Like many families, mine sat in front of the television minutes before midnight to say good-bye to a tumultuous 2016. The final act was a singer who chose the John Lennon song, “Imagine,” as a symbolic gesture of hope to ring in 2017. Here are the words to the first half of the song:
“Imagine there’s no heaven
It’s easy if you try
No hell below us
Above us only sky
Imagine all the people
Living for today… Aha-ah…
Imagine there’s no countries
It isn’t hard to do
Nothing to kill or die for
And no religion, too
Imagine all the people
Living life in peace… You…
You may say I’m a dreamer
But I’m not the only one
I hope someday you’ll join us
And the world will be as one”
For some, and perhaps many, they do not really focus on the words, they simply like the sentiment of the song, which they view as an innocuous call to world peace, but if one is to read, or truly listen, to the words, they will hear a sort of anthem for a secular, communist-like utopia.
Given the nature of mankind, however, if one considers the propositions of each verse, it would be illogical to conclude that we would have world peace and unity. In fact, it is more likely that the very opposite would occur.
The first verse seems to imply that the concept of an eternal perspective inhibits us from “living for today.” It also suggests that “living for today” — just today — is a good thing. While “living for today” can be a good thing, such as when I take the time to tell my children I love them, or when I avoid procrastinating on things that can help others, the idea of “living for today,” and just for today, can also engender a utilitarian view of the world where one just seeks out what will gratify their momentary needs and desires.
Rather than promoting selflessness, self-sacrifice, long-term investment, and a multi-generational mindset, it is more likely that “living for today” will produce irresponsible and selfish behaviors that can devastate marriages, families, and foster detrimental consequences for our society.
The second verse seems to contextualize the first, for it views, not just having an eternal perspective, but countries, religions, and anything worth dying for, as being adverse to all people living in peace. This causes me to question Lennon’s concept of peace.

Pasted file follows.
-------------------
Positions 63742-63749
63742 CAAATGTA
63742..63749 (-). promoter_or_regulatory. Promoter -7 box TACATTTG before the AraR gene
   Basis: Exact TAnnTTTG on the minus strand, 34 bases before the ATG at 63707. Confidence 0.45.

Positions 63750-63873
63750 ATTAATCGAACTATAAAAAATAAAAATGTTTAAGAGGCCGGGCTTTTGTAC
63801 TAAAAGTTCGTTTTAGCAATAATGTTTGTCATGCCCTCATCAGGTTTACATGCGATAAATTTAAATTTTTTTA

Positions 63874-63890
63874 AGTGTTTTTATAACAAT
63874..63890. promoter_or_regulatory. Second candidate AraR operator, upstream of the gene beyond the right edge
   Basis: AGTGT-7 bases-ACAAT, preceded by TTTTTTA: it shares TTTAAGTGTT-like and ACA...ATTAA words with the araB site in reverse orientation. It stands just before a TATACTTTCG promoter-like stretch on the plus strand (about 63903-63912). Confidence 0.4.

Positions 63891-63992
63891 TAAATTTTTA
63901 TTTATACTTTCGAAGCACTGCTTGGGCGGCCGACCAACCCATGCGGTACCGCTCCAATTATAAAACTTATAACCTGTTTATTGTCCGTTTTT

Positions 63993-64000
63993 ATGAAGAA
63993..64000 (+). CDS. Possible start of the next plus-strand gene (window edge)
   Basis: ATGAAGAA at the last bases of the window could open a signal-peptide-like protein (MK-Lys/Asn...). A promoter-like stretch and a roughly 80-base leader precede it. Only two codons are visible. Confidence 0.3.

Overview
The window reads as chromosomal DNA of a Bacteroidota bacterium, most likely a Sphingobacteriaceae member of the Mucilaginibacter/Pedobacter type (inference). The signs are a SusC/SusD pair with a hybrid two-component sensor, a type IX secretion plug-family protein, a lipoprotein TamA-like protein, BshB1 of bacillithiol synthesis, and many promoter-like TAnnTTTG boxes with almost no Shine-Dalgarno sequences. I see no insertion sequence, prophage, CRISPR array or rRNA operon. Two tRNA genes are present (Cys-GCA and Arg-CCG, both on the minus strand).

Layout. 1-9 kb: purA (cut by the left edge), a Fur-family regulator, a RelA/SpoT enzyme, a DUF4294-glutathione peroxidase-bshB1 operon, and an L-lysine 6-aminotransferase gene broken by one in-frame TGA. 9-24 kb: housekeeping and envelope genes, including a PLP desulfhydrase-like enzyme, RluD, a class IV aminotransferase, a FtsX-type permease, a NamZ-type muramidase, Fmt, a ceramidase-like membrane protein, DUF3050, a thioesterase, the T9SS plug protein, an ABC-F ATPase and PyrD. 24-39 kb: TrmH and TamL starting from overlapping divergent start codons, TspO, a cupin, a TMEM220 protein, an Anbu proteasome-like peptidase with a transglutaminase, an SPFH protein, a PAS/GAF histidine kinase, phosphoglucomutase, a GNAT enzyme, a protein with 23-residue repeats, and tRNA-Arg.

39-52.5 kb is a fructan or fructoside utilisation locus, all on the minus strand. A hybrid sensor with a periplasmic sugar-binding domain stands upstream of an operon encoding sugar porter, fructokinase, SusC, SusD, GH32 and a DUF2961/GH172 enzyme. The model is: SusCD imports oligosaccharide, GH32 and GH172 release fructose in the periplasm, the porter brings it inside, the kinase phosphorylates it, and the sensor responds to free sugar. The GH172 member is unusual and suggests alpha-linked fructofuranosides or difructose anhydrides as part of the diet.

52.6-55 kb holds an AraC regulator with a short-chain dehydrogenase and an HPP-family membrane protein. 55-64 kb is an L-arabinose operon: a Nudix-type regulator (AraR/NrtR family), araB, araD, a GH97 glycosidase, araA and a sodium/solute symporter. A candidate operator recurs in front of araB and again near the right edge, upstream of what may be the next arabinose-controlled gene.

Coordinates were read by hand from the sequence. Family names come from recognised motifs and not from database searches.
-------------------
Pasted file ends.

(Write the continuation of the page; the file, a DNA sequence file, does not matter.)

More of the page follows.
I presume that, for him, peace means there is no conflict, and he views religion, nationalism, and anything worth killing or dying for as sources of potential conflict. However, an absence of conflict is not the same as peace.
Because any point of difference can lead to conflict or a point of attack, as we saw in 2016, it is far more logical to conclude that to “live as one” humanity would have to be composed of homogeneous automatons void of purpose and passion and not a diverse, multi-billion, populated planet as we have today.
While some of the “dreamers” of the song seemed to be implied pacifists, many others, when faced with those who may disagree with them, intolerantly use social intimidation and ridicule to force their “oneness” and vision of world peace on others.
Ironically, I would posit that a major reason why we have so many problems in our world today is not that people are not living up to the words of the song, but precisely because they are.
Too many people are “living [only] for today,” as if their actions do not have long-term or eternal consequences; they are living as if nothing is worth living or dying for. Not only is this sad, it is tragic.
Therefore, I propose we usher in 2017 with a new song, one that emphasizes our gratitude for this beautiful and intricately-complex, created world; and how thankful we can be for the freedoms we have that enable us to celebrate the rich variety of people, cultures, relationships, and sovereign nations.
These things are good, noble, and wonderful things worth dying for, even as every individual life is precious. A faith that honors the One who embodies these things even to the point of dying Himself is also good. For the things that beckon us to lead honorable lives, both in public and private, do have an impact both in this present world and in eternity.
[Bonnie B. Willis is co-founder of The Willis Group, LLC, a Learning, Development, and Life Coaching company here in Fayette County and lives in Fayetteville along with her husband and their five children.]